Standing with Pain

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We take a class together. As we were walking out, he stopped me in order to complain. A litany. All the annoyances and things that other people just don’t understand. My personality didn’t much like this – the initial impulse was to hop on my bike. Then the teacher in me flashed on all the things I could say that might help dig him out of the pattern of misery. I chose to say nothing. It wasn’t my place.

I stood. Got a little more quiet inside. All of a sudden, I saw that he hurt. The complaining was a way to say:

“I feel pain. I have these fears. And some dreams. I’m not sure what to do about them.” 

Despite his complaining, despite his fears, this person is showing up for this class. Something in him has a desire he’s trying to figure out and follow.

So many of us carry pain and fear. To keep trying despite these?

I honor that.

And it makes me wonder:

How often do we honor our own efforts? How often do we honor the efforts made in our communities, by committees or individuals?

Are we quick to run away, or to tear down, or offer a fix?

Do we allow ourselves the space and time to pause? To listen? To notice? To be?

What I’ve found is that when we drop beneath the initial impulses – and particularly drop beneath the clamoring of opinion thrown out by various personality parts – a fresh way of relating opens.

All of a sudden we notice so much more about the world, ourselves, and one another. In those times and spaces, so much more is possible than the smallest part of ego thought could be. We are brought closer to right action, existing in a relationship that is resonant with the situation at hand.

This week, what feels like your challenge? What will help you drop a level deeper toward silence, and notice something new?

What brings you from rejection and closer to a state of love?

How do you mirror community?

Where do you stand with your own fears, pain, or dreams?

11 Responses to “Standing with Pain”

  1. Mikka

    I can not express how much this was a perfect cap to a week of growth and learning. It was just right. Thank you so very much

    Reply
  2. MaryAnn Jackman

    Thank you. This is a good one for me, too. I have a friend who is very much like the man in this story and I see her terrible pain but the psych nurse in me wants to present reality and the teacher in me wants to show her a different way — it’s futile — she can’t hear me through the barrier of her own pin and story-making, so all I can do is honor her keeping on going. Also with my beloved wife’s Parkinson’s cognitive disconnect moments… she keeps on going and I am slowly learning to sit on my urge to react and instead to honor her triumphs over it, and to love her through the glitches as well.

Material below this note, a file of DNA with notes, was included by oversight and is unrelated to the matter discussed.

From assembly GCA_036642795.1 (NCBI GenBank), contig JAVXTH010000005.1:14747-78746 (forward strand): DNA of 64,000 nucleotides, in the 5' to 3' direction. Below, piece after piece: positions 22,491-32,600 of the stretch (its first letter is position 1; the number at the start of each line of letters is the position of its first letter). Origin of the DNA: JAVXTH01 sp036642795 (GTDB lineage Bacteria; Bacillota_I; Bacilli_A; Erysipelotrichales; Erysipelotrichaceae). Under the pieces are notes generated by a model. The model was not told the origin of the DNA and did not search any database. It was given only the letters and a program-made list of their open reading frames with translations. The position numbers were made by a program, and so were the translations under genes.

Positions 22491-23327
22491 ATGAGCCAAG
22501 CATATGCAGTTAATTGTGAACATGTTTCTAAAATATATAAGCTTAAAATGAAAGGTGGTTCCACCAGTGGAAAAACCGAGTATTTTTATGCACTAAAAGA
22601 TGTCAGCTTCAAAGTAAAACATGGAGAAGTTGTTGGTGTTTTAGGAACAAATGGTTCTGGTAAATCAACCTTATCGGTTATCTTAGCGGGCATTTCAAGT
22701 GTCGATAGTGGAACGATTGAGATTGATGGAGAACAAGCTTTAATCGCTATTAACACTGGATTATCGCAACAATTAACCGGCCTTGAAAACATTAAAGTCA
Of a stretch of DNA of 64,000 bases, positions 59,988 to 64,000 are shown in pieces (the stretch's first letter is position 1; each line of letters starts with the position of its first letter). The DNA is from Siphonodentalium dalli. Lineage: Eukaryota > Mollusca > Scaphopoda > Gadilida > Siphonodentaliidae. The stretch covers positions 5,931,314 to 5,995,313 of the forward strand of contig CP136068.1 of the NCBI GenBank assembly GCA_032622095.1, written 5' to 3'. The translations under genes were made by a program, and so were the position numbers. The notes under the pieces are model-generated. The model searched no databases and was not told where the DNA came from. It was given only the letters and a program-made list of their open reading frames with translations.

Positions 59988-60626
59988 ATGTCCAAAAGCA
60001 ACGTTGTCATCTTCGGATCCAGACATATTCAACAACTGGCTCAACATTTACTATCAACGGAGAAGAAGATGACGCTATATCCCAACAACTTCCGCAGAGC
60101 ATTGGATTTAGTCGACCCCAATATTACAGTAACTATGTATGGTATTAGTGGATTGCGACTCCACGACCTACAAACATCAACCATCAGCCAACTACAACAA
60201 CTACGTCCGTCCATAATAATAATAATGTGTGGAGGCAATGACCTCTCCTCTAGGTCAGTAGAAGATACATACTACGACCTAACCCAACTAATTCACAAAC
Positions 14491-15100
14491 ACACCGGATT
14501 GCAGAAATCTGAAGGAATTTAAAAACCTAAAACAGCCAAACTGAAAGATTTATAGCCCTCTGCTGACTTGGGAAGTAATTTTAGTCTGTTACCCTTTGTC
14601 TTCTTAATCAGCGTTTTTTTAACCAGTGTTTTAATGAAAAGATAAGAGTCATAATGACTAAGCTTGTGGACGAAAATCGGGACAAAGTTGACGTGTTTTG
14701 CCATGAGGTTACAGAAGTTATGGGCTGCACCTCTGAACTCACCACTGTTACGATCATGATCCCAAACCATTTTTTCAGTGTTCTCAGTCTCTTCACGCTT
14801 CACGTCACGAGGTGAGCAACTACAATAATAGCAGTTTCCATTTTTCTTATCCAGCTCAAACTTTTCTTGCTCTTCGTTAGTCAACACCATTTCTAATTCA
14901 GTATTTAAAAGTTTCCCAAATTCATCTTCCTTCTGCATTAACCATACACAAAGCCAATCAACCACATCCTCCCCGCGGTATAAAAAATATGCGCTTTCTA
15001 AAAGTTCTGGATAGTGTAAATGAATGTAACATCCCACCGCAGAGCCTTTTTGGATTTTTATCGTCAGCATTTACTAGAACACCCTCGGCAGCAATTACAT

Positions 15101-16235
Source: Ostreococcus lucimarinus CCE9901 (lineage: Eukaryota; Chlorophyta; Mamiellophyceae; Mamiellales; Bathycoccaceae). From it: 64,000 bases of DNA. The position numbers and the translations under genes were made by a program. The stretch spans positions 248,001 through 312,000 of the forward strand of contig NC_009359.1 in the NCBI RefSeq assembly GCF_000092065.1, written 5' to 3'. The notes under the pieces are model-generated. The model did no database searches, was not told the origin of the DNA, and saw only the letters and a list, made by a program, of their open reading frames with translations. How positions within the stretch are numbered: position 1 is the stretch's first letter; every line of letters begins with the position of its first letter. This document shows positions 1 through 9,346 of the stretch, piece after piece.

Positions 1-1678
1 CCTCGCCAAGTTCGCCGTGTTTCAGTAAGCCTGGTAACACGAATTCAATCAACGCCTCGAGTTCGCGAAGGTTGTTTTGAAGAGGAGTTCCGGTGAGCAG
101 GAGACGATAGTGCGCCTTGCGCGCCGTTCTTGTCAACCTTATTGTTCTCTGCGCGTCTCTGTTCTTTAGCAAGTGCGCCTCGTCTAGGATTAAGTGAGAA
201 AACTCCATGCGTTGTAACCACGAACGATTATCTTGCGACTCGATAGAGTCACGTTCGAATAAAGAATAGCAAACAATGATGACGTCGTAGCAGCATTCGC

Reply
    • Thorn

      MaryAnn,

      Isn’t it so useful to notice is how much these people cause us to reflect back on our own processes and tendencies?
      I wish you strength, joy, and ease as you navigate all of this.

      Reply
  3. VH

    Thanks for this, Thorn. I have to remind myself of this throughout my day. I live with a severe anxiety disorder, and days when I really struggle I have to remember that the fact I show up to myself, work, and life despite this everyday is a success.

    Reply
    • Thorn

      Thank you for sharing your story. It is important. Yes – every day is a success. Every day an opportunity.

      Reply
  4. MaryAnn Jackman

    Thorn, thank you. You are so right — I constantly have to reflect back on my processes and tendencies and I am learning a lot. Definitely a growth experience. To navigate this, I have to learn to navigate myself in new ways and recognize what needs adjusting. Thank yu so much for the things you have taught me that make this easier to do!

    Reply
  5. Kim McDonald

    I will read and meditate on this. And I will put it into practice.

    Reply

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